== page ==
In some embodiments, search server system 106 applies (506) one or more classifiers to the set of features derived from the search query to generate a set of probability factors. A classifier, as used herein, is a statistical model that specifies a method or formula for combining feature data to generate a probability factor (e.g., a formula that assigns different weights to individual features or combinations of features used to generate the probability factor). Each probability factor indicates a likelihood that a search query is in a respective language. According to some embodiments, the probability factor optionally also indicates the likelihood that the search query is associated with a locale.

In some embodiments, search server system 106 trains (508) the classifier. Training (508) a classifier is the process of identifying the method or formula used to generate the probability factors based on data from search queries for which the language(s) of the search query is known (i.e., training data). In some embodiments, the training of the classifier is performed “offline,” by a system other than search server system 106, using previously classified search queries.

In some embodiments, the search server system 106 further functions to weight (510) or adjust the probability factors based on the application language and/or client locale. For example, in some embodiments, the search server system 106 weights (510) or adjusts the probability factors to indicate a greater likelihood of the search query being in the application language, and/or in any of the languages associated with (e.g., commonly used at) the client locale. In embodiments where the application language and client locale are included as features of the search query (i.e., as features in the generated feature set produced by operation 504) prior to applying the classifier, the probability factors are determined by the classifier in accordance with the application language and the client locale, as well as the other features in the generated feature set, and thus operation 510 is not used. In embodiments where the application language is included as a feature of the search query (i.e., as a feature in the generated feature set produced by operation 504) prior to applying the classifier, the probability factors are determined by the classifier in accordance with the application language, as well as the other features in the generated feature set, and thus operation 510 weights or adjusts the probability factors based on the client locale. In embodiments where the client locale is included as a feature of the search query (i.e., as a feature in the generated feature set produced by operation 504) prior to applying the classifier, the probability factors are determined by the classifier in accordance with the client locale, as well as the other features in the generated feature set, and thus operation 510 weights or adjusts the probability factors based on the application language.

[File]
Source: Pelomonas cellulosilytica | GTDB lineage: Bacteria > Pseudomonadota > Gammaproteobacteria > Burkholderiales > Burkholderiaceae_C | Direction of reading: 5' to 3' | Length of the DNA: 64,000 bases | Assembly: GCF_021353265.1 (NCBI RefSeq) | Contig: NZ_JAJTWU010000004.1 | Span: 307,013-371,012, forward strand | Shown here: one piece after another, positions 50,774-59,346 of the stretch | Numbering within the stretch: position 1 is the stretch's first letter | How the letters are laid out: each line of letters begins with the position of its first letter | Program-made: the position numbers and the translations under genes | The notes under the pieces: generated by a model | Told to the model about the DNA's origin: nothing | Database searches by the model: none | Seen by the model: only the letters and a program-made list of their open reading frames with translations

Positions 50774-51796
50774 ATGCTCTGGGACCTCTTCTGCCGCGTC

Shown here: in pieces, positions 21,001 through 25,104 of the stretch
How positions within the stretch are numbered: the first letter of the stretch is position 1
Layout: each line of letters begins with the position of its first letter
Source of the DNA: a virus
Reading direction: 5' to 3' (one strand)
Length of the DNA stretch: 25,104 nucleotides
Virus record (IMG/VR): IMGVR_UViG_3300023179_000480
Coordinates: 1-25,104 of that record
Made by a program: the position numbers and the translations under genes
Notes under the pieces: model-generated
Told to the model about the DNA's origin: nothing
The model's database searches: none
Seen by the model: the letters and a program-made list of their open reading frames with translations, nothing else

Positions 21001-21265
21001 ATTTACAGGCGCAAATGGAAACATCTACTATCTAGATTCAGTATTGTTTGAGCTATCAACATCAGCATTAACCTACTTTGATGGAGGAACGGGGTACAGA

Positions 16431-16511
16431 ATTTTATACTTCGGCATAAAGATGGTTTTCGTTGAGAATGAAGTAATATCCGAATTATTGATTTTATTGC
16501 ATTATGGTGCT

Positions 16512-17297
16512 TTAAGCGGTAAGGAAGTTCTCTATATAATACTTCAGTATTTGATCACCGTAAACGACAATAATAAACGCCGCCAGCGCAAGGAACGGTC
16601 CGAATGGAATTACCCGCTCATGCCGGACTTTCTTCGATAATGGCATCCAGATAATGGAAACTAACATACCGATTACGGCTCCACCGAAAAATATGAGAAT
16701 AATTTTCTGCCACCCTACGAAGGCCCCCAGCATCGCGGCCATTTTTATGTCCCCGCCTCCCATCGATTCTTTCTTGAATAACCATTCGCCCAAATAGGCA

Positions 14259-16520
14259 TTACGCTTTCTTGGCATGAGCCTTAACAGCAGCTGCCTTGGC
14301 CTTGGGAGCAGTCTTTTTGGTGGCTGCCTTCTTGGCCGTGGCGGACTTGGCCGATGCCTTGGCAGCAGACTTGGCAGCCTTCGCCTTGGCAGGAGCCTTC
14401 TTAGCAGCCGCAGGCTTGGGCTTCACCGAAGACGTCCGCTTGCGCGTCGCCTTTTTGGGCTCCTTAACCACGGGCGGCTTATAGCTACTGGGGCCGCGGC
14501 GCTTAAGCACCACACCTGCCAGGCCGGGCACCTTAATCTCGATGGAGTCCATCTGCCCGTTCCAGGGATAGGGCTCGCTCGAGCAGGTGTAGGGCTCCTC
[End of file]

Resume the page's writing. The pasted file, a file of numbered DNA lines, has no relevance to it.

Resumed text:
FIG. 6 is a flowchart representing a server method 600 for classifying search queries in accordance with some implementations. The search server system 106 receives the search query, the application language and the locale as illustrated in FIG. 5. The search server system 106 generates (602) a set of n-grams. In some embodiments, the search server system 106 generates (602) a set of bigrams and/or trigrams from the search query. In some embodiments, the set of bigrams and trigrams are obtained using a “sliding window” technique in which the n-grams are generated by sequential identifying every possible bigram, trigram or n-gram in an ordered search query. In some embodiments, the set of n-grams are generated (602) by generating different combinations of bigrams, trigrams from an unordered search query and selecting all or some of the search terms.

The search server system 106 applies a classifier to identify (604) probabilities specific to each n-gram and to combine (604) the probabilities to generate probability factors for one or more languages. In some implementations, a probably factor is produced for each language of a predefined set of languages. For example, the probabilities identified by the classifier for respective n-grams are optionally derived from a training set of search queries for which the language of each search query is known. In some implementations, the search server system 106 weights (606) the generated probability factors based on the application language and client locale.

FIG. 7 is a flowchart representing a server method 700 for classifying search queries in accordance with some embodiments. Search server system 106 conveys (702) translated search results (e.g. translated document titles and translated snippets) from a translated search query to the client application 132. The search server system 106 receives (704), from a respective client 102, a user selection of a translated search result in conjunction with indicia of the application language. Stated another way, when the user clicks on or otherwise selects a translated search result, search server system 106 receives the user selection and an indicia of the application language. User selection of a search result typically occurs when the user selects a link in the search results corresponding to one of the search results; the link typically includes a translated document title and/or a translated snippet from the document identified by the search result. In response to user selection of the link, auxiliary services server 127 translates (706) the document into the application language. Search server system 106 or auxiliary services server 127 transmits (708) the translated document to the client 102 for display in the client application 132.